If you’re not reading Cold Antler Farm, you should. It’s the story of Jenna Woginrich’s attempt to set up a small farm in the small village of Sandgate, Vermont. Jenna’s intrepid, and scrappy, and smart, and her blog is a pleasure to read.
Last week, she wrote a post called “Never Looked Worse,” in which she recounted some of the trouble she’d gotten into with her neighbors, and with the village, in the course of acquiring animals and growing food:
I went to a few of the neighbors to talk to them in person, and see if they felt I was in the wrong trying to start a small diversified farm in their village. I asked one woman her opinion and she sighed, looked off into the distance, and said “Well, you know Jenna. The property has never looked worse…”
That response floored her, as she saw beauty in the “sagging fences, the chicken poo on a stepping stone, the bags of feed behind the garage, the hay stacked on the porch.” She makes the point that farms are picturesque in our collective imagination, but much grittier up close.
As I read this, all I could think about was how glad I am that nobody can see our house from the road. Our property is piled with crap. There are the half-completed projects like the base for the wood-fired oven and the lettuce-in-the-cold-frame experiment we’ve got set to go on the next sunny day. There are branches that have come down in storms that have yet to be gathered into a brush pile. There is the brush pile, large even without those branches. There is the trailer chassis (trailer trash!) piled high with lobster traps. There is a very large boat, covered with a canvas tarp. There is ice. There is mud. And there is firewood. Piles and piles of firewood.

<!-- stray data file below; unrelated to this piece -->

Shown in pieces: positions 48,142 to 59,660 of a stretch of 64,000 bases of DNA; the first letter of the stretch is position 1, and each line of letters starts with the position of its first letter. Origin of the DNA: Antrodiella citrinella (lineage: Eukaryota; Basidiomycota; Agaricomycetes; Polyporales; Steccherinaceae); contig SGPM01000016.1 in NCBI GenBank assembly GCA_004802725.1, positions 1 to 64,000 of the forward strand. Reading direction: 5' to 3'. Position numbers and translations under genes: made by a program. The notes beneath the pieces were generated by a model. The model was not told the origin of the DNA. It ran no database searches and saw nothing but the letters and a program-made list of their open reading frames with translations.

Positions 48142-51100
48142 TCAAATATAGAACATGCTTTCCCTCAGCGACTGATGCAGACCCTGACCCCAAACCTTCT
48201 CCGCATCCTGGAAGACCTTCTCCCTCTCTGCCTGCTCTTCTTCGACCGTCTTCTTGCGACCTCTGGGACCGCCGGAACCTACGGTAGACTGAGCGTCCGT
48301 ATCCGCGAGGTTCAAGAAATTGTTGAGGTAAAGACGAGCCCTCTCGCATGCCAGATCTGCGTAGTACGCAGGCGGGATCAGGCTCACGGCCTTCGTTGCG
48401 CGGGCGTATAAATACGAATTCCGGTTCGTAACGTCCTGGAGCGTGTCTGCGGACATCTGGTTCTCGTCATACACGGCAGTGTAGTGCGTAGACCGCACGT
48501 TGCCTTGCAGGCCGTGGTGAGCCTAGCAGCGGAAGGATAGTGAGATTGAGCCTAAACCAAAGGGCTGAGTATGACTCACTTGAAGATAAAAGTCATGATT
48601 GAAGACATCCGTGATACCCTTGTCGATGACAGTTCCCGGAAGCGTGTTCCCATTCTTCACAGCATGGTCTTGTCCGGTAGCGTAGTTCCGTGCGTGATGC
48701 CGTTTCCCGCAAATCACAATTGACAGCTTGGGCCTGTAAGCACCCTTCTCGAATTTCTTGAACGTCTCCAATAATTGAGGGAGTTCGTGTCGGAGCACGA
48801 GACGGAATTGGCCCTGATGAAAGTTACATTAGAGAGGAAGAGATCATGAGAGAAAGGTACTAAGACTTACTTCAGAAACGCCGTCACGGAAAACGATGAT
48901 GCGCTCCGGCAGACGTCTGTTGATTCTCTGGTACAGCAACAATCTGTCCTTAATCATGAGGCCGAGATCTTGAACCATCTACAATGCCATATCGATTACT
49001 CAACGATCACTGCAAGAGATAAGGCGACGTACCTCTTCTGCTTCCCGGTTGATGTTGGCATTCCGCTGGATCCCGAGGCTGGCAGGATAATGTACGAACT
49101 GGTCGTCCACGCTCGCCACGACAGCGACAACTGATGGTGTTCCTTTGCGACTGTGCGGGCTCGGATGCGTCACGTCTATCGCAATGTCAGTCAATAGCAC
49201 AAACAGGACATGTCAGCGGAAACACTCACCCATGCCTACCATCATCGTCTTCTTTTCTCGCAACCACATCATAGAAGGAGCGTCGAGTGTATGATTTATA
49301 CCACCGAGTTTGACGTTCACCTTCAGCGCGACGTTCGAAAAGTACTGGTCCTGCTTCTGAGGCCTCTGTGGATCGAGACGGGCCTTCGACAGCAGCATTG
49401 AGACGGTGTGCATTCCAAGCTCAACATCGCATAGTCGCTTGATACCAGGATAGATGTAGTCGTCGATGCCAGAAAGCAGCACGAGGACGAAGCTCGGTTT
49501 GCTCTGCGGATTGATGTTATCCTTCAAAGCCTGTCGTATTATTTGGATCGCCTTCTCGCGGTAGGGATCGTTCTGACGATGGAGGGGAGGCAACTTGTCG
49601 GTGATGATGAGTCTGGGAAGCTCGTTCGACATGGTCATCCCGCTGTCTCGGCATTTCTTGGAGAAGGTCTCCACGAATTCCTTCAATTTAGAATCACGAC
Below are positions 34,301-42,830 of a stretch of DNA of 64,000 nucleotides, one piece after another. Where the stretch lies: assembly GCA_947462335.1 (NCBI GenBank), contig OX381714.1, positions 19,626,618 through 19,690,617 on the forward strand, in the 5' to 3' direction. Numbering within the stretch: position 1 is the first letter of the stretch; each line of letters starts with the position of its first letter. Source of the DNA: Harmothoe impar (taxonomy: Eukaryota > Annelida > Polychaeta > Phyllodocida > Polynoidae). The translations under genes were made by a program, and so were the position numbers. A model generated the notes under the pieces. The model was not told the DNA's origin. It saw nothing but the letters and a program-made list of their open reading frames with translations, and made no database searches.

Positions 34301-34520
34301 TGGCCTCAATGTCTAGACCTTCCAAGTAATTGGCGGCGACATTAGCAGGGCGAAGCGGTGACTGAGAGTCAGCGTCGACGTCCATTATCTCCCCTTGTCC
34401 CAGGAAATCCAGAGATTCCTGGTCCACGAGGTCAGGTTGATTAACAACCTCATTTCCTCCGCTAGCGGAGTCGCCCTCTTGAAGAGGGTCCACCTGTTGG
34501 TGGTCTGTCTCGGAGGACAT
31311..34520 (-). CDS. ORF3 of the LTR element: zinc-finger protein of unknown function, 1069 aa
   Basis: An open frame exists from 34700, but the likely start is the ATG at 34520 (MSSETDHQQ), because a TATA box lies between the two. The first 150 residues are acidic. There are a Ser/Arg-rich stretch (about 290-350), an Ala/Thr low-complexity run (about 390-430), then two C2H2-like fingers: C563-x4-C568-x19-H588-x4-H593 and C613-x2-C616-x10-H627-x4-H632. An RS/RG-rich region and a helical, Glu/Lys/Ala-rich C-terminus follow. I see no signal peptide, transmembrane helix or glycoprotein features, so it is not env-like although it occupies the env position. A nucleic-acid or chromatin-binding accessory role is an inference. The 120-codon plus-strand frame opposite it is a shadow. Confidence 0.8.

I know this is the look of a functional property, but I don’t see in it the bucolic beauty of Cold Antler Farm. I see piles of crap amid ice and mud. I can’t help thinking that the rusting carcass of a 1969 GTO would feel right at home here. Then all we need is a porch, a dog to go under it, and a still made out of an old washtub.
Jenna, tell your neighbors they have a standing invitation to come visit us. They’ll never complain about you again.